Fort Peck Dam, Montana

A work made of gelatin silver print.

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  • A work made of gelatin silver print.

Date:

1936

Artist:

Margaret Bourke–White
American, 1904–1971

About this artwork

For the inaugural issue of Life magazine, Margaret Bourke-White was assigned to photograph the succession of dams along the Columbia River basin initiated by the Public Works Administration. She recalled being instructed by the publication’s owner, Henry Luce, “to watch out for something on a grand scale that might make a cover.” The image of Fort Peck Dam’s spillway showcases advancements in modern hydropower technology while also treating the concrete structures as stately, ancient monuments. This first cover of Life set the visual tone for the magazine and simultaneously launched Bourke-White into a pathbreaking career in photojournalism; she later became the first female war correspondent and the first female photographer to fly on a combat mission. This print was acquired by the Art Institute one year after Bourke-White held a solo exhibition at the museum.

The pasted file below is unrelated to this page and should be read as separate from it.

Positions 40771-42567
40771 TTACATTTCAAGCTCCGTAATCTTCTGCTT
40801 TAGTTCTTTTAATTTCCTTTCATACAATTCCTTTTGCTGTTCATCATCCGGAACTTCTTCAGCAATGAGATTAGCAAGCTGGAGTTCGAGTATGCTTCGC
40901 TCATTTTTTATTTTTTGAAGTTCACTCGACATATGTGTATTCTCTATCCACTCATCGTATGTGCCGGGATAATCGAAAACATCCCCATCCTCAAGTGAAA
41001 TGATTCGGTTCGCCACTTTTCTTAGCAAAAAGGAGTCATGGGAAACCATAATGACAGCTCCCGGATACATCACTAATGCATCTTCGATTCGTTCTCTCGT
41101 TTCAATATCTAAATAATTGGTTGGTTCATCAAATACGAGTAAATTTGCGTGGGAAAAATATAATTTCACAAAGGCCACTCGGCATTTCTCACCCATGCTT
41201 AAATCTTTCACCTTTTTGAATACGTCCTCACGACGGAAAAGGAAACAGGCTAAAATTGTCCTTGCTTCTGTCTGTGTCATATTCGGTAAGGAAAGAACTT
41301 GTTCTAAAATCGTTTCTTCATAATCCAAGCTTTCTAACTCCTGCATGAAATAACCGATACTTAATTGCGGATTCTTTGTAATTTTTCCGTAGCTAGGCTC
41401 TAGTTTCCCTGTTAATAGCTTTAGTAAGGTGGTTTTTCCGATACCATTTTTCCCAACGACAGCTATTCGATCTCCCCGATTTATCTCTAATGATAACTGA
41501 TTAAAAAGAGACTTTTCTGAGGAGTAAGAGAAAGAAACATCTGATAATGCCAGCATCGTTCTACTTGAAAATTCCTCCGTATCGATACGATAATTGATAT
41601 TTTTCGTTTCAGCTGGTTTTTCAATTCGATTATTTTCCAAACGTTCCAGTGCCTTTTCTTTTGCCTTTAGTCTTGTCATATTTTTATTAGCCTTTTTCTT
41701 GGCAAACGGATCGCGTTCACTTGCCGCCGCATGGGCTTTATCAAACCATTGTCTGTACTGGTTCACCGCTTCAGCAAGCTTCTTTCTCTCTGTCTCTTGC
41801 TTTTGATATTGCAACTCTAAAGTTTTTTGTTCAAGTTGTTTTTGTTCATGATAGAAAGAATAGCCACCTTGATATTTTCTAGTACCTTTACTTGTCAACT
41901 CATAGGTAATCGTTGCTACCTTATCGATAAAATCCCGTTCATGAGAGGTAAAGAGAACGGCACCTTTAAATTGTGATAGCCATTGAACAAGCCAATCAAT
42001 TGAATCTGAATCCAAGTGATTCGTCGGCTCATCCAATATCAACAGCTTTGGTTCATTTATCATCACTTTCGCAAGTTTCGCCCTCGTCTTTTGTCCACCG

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Photography

Artist

Margaret Bourke-White

Title

Fort Peck Dam, Montana

Origin

New York City

Date

1936

Medium

Gelatin silver print

Inscriptions

Unmarked recto; inscribed verso, on mount, upper left, in purple and black ink: "LIFE [underlined] 'S FIRST COVER, PHOTOGRAPH OF [purple] / Fot Peck Dam, MONTANA / MARGARET BOURKE-WHITE / 1936 [in black ink]"; verso, on mount, upper right, in graphite: "6 74 [underlined] / LM / B.W."

Dimensions

49.1 × 38.9 cm (image/paper); 71.2 × 55.9 cm (mount)

Credit Line

Photography Purchase Fund

Reference Number

1957.139

Extended information about this artwork

Object information is a work in progress and may be updated as new research findings emerge. To help improve this record, please email .

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